The cycling boom is great, especially seeing more people on bikes. The sport going mainstream? That’s great. There’s just one thing that’s not so great; that whole “cycling is the new golf” thing.
So it is no less than our duty, now that this phrase is gaining widespread currency, to compile a short list of things which proves that cycling is better than golf. In so many ways. . .
Golf is frustrating. Cycling isn’t.
It’s quite common to finish eighteen holes in a state of mental torment and psychological anguish so acute that the clubs have come within an inch of being hurled into the lake on 17th fairway in a fit of monumental pique.
There are fewer human pursuits more guaranteed to mess with your head than golf. It’s a great game, don’t get us wrong, but man, it’s frustrating. The odds are utterly stacked against you finishing a round feeling good.
In contrast, it is close to impossible to finish a bike ride feeling worse than when you started it. It’s a truth universally acknowledged by anyone who knows anything that cycling is a universal panacea.
It cures all known ills, especially those like stress, angst and general perturbation that reside in the head.
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Cycling is hard exercise. Golf isn’t.
OK, you walk a bit. You swing a club around a bit. You carry a bag around a bit – although many golfers will rely on electric propulsion even for this task.
It’s mentally exhausting (see above) but golf is hardly serious physical exercise. Golfers who drive themselves around the green sward in a cart will burn around 800 calories over a round that can last four to five hours.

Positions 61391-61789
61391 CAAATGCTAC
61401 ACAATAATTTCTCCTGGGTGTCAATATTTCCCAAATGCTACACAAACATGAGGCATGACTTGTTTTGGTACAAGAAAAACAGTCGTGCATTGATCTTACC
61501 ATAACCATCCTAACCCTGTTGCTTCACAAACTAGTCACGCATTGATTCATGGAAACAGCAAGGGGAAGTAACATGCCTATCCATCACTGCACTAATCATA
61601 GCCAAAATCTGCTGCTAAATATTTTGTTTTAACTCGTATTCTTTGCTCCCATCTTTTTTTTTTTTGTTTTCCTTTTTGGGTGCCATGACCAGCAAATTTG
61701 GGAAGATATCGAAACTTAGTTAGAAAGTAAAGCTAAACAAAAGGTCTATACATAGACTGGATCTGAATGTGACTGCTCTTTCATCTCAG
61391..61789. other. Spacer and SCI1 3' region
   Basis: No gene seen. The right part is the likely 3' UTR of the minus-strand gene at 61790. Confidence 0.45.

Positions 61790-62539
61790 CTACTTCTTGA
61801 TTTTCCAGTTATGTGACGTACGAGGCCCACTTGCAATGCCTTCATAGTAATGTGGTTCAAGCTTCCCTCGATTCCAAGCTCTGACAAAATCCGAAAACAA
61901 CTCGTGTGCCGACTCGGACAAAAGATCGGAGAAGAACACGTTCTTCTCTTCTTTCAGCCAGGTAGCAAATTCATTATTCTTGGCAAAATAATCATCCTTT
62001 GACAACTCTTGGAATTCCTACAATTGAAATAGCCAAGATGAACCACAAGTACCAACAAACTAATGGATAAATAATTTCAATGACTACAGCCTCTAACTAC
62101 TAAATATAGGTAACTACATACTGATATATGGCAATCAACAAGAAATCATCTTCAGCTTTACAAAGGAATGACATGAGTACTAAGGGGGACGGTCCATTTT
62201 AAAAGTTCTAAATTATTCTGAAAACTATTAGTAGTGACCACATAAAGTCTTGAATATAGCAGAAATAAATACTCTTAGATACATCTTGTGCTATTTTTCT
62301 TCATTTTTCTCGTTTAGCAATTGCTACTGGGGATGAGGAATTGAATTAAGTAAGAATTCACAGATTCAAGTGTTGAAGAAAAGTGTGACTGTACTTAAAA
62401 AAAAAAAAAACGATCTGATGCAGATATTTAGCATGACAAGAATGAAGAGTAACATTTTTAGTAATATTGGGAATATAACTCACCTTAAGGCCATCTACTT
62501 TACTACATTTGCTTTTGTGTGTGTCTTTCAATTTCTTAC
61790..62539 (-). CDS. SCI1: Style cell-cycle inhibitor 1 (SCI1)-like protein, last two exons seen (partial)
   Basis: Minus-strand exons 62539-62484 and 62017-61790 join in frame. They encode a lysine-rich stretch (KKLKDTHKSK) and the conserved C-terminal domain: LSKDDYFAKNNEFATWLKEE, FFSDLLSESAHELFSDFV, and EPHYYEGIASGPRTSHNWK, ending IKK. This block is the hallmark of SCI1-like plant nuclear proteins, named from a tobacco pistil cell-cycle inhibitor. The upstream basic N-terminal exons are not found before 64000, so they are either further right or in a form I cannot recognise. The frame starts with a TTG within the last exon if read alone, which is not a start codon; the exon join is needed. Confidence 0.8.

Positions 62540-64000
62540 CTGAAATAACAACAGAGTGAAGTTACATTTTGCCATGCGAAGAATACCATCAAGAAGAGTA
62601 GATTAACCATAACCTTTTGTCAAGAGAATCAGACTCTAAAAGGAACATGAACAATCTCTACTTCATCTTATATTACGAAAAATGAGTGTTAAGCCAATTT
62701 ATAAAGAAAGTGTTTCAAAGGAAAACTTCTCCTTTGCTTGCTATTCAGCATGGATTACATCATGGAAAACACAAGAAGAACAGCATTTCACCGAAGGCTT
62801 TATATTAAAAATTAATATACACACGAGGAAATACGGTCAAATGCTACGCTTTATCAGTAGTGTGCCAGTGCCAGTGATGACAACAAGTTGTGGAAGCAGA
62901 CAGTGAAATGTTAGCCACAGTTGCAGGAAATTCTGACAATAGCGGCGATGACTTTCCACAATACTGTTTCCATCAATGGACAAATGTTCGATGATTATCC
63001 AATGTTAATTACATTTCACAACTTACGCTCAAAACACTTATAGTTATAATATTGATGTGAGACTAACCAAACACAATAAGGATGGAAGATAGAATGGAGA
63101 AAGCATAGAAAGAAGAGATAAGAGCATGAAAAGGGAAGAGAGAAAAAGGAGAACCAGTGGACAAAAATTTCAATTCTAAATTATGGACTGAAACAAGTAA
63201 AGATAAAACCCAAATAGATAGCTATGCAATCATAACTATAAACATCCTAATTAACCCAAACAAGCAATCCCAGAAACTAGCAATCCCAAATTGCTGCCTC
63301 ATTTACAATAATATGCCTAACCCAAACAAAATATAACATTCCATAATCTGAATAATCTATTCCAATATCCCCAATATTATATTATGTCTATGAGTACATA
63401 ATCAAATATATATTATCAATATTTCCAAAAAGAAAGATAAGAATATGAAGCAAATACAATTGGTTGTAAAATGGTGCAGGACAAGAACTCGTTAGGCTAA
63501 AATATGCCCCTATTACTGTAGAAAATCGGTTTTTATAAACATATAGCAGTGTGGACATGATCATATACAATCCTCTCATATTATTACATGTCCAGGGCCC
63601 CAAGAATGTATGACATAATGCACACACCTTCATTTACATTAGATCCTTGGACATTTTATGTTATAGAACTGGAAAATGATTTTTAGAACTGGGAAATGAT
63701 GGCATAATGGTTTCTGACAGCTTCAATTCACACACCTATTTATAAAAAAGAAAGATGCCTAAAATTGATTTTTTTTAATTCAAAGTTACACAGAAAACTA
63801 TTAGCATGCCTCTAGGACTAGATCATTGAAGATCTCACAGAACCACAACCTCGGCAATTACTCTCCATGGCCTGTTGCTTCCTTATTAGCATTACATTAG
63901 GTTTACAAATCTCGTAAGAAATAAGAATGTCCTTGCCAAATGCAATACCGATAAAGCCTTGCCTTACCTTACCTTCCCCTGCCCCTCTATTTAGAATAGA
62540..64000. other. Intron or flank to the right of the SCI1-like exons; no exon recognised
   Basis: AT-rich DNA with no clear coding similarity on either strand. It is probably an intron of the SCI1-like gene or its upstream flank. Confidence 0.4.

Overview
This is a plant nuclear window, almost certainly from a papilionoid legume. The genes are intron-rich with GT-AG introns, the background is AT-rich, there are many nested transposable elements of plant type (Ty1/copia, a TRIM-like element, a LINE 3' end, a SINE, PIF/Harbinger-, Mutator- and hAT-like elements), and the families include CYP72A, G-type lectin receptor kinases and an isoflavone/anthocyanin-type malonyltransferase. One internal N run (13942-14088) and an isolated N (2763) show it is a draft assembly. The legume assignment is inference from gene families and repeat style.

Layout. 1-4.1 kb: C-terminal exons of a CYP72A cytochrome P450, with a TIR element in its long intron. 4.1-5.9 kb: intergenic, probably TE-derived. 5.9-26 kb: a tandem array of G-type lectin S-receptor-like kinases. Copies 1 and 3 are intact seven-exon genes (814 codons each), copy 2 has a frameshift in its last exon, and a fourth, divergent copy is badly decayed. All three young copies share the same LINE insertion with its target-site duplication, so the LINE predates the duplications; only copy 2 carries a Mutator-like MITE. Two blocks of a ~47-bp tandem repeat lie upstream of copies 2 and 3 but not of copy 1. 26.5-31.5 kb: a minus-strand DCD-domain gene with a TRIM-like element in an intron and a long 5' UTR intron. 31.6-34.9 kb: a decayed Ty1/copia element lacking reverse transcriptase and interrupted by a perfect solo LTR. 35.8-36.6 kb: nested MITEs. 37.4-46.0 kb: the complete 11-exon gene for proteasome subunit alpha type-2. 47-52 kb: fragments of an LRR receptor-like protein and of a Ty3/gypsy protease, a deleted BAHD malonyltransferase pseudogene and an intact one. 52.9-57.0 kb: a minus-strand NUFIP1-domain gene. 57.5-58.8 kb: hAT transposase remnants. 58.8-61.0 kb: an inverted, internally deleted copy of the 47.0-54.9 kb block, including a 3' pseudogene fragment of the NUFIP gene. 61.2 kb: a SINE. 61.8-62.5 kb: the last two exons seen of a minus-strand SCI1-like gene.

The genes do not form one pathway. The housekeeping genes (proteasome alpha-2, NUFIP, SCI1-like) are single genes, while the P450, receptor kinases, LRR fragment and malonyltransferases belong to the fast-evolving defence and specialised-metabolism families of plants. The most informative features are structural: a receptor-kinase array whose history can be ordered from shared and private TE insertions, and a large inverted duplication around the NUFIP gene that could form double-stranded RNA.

Where, oh where shall we start with cycling as a contrast? Let’s just take calories burned – we’re looking at a rough average of 800 calories per hour, and if we’re hammering it, it can be substantially more.
Cycling well is hard – that’s a critical part of its immense appeal. Getting back from a ride so shattered that the only priority over lying on a sofa is devouring the contents of the fridge is all part of the rich reward of hard physical exercise that cycling provides.
Cycling makes small talk tricky. Golf doesn’t.
Look, we’re as great a fan of the art of conversation as anyone else. But the rest of the week is full of chitter and replete with chatter. Once we’ve grunted ‘Good Morning’ at our riding mates, agreed the location of the café stop with a series of monosyllabic muttering and nods of the head, the crushing need for further discussion is pretty much done.
We may pass the time of day while stopped, but on the road, in the actual act of cycling, bar the odd barely comprehensible shout indicating a hazard (not that type of hazard) riding a bike is refreshingly free of pointless wittering.
Golf, on the other hand, provides endless scope for small talk. As the actual doing anything bit of the game, rather than navigating between its various areas of play, accounts for approximately 2% of the time spent on the course, the gaping chasms need to be filled with something. Much of that is prattle.
Golf takes forever. Cycling doesn’t have to.
“It’s looking like a five hour round”, they grumble as they loiter on yet another fairway, waiting for the hapless hackers on the next green to get the actual ball in the actual hole in something under twenty minutes.
The arcane and impenetrable rules of golf mean that it’s very difficult to take any kind of control over the time you take to play the game. And you can be delayed by any number of things – lost balls being chief amongst them.
While many serious cyclists will dismiss anything under three hours as not a proper ride, you can actually nip out for a fast thrash round a local loop and get back home before anyone properly notices you’ve gone. It can be done inside ninety minutes.
You will derive many of the benefits that a longer ride would have provided and there’ll be no-one holding you up – you have control of the activity.